14355.png

Figure 3. Plasma concentrations of salicylic acid (SA) in relation to platelet activity evaluated using VerifyNow test. VerifyNow = 0 indicates normal on acetylsalicylic acid (ASA) platelet reactivity (Aspirin Reaction Units [ARU] < 550; N = 239 patients; 81.56%) and VerifyNow = 1 indicates high on ASA platelet reactivity (ARU ≥ 550, N = 54 patients; 18.44%). Concentrations of SA was expressed in ng/μL. Statistical significance between groups was analyzed using Mann-Whitney test. Statistical significance was assumed at p < 0.05.

In respect to relation between CEPI-CT (as measured by PFA-100) and SA concentrations, statistically significant logarithmic regression was observed between SA concentrations split at 0.13 ng/μL (Node 0 above, in hierarchical analysis) and CEPI-CT ≥ 193 s (OR 1.88, 95% CI 1.1–3.1, p < 0.015). No other analyzed independent va­-riables correlated with CEPI-CT threshold at 193 s (Fig. 4). Statistically significant correlation (by Pearson, Kendall’s tau b and Spearman’s rho, p > 0.05) could be established between neither plasma concentrations of SA and CADP-CT original values (in [s]), nor between S-TxB2 and CADP-CT original values (in [s]) (data not shown). Moreover, no non-parametric correlation (Kendall’s tau and Spearman’s; p > 0.05) between HbA1c and CEPI-CT, CADP-CT, VerifyNow ARU, S-TxB2 and all measured ASA metabolites were found. In logarithmic regression analysis only week correlation (p < 0.07) between HbA1c and CEPI-CT < 193 s, but not with CADP-CT, VerifyNow ARU and other measured parameters, was observed.

14347.png

Figure 4. Hierarchical classification tree (recursive partitioning) analysis of the independent factors (i.e. plasma SA concentrations) involved in the collagen/epinephrine closure time (CEPI-CT) ≥ 193 s (dependent variable) during prolonged acetylsalicylic acid (ASA) treatment (see details in text). PFA-100 CEPI-CT (at Node 0) was classified as 0 (CEPI-CT ≥ 193 s) and 1 (CEPI-CT < 193 s). The second level (Node 1 and Node 2) were based on the calculated cut-off plasma concentration of SA (0.13 ng/μL), which created two different groups of patients with different effects on CEPI-CT (p < 0.014, χ2).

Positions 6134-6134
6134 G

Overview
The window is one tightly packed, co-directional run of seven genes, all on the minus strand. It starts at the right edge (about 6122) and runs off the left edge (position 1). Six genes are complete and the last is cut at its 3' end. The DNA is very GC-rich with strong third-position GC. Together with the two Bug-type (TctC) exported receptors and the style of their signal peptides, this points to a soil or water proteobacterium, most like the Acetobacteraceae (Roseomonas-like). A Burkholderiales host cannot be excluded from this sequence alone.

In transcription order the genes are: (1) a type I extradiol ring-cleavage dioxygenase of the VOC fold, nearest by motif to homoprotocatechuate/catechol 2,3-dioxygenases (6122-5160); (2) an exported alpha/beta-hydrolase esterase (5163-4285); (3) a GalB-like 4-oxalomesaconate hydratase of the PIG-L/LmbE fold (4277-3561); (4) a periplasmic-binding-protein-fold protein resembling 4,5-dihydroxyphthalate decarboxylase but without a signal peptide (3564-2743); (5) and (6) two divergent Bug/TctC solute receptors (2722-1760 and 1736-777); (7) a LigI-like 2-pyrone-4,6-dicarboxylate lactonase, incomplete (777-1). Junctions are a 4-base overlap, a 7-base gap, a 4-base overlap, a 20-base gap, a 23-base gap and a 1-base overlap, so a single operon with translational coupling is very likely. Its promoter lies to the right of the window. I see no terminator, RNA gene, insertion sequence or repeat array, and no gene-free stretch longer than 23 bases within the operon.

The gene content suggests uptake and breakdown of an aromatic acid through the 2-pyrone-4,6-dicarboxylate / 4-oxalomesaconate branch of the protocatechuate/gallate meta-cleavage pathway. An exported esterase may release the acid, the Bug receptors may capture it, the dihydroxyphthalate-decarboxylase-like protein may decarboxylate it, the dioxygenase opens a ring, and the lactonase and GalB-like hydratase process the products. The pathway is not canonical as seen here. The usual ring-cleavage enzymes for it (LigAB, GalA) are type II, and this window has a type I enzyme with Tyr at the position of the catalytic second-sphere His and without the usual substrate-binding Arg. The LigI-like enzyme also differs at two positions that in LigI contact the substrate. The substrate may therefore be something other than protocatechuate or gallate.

Discussion

The results of our study demonstrate that in the population of diabetic patients treated with ASA for primary or secondary prevention for the period of at least 3 months, plasma SA levels correlate with point-of-care platelet function assays used for determination of platelet reactivity, and can be to some degree predictive of S-TxB2 level, and thus platelet’s COX-1 inhibition. In the present study all investigated patients received the same dose of ASA, namely 75 mg daily, which is widely used in the clinical practice and, based on previous reports, appears sufficient to fully inhibit COX-1 activity as demonstrated by > 95% inhibition of S-TxB2, at least in non-diabetic individuals [7, 17, 18].

Based on the cut-off values for S-TxB2 we excluded from further analysis 8 patients, and as the number of excluded patients was very low it does not appear to affect overall statistic calculations. This approach is in agreement with current trend observed in lately published studies as lack of reliable method used for the assessment of compliance is consider to be a major limitation of previously published papers in this field [5, 9].

ASA is mainly metabolized by the liver and intestinal human carboxylesterase-2 to acetyl and salicylate moieties, and has a half-life of 15 to 20 min, whereas salicylate has a half-life of 3 to 6 h [19]. SA level measurements have been applied in order to assess compliance to ASA therapy according to numerous recently published studies [20–23]. However there are only few studies that directly evaluated the relationship between SA level and different tests of platelet function [22–24]. In our study S-TxB2 was < 7.2 ng/mL in vast majority of subjects, with exception of 8 patients, indicating low TxB2 generation, which confirms the effective inhibitory effect of ASA on the COX-1 activity in platelets from blood samples collected in T2DM population treated with ASA for at least 3 months.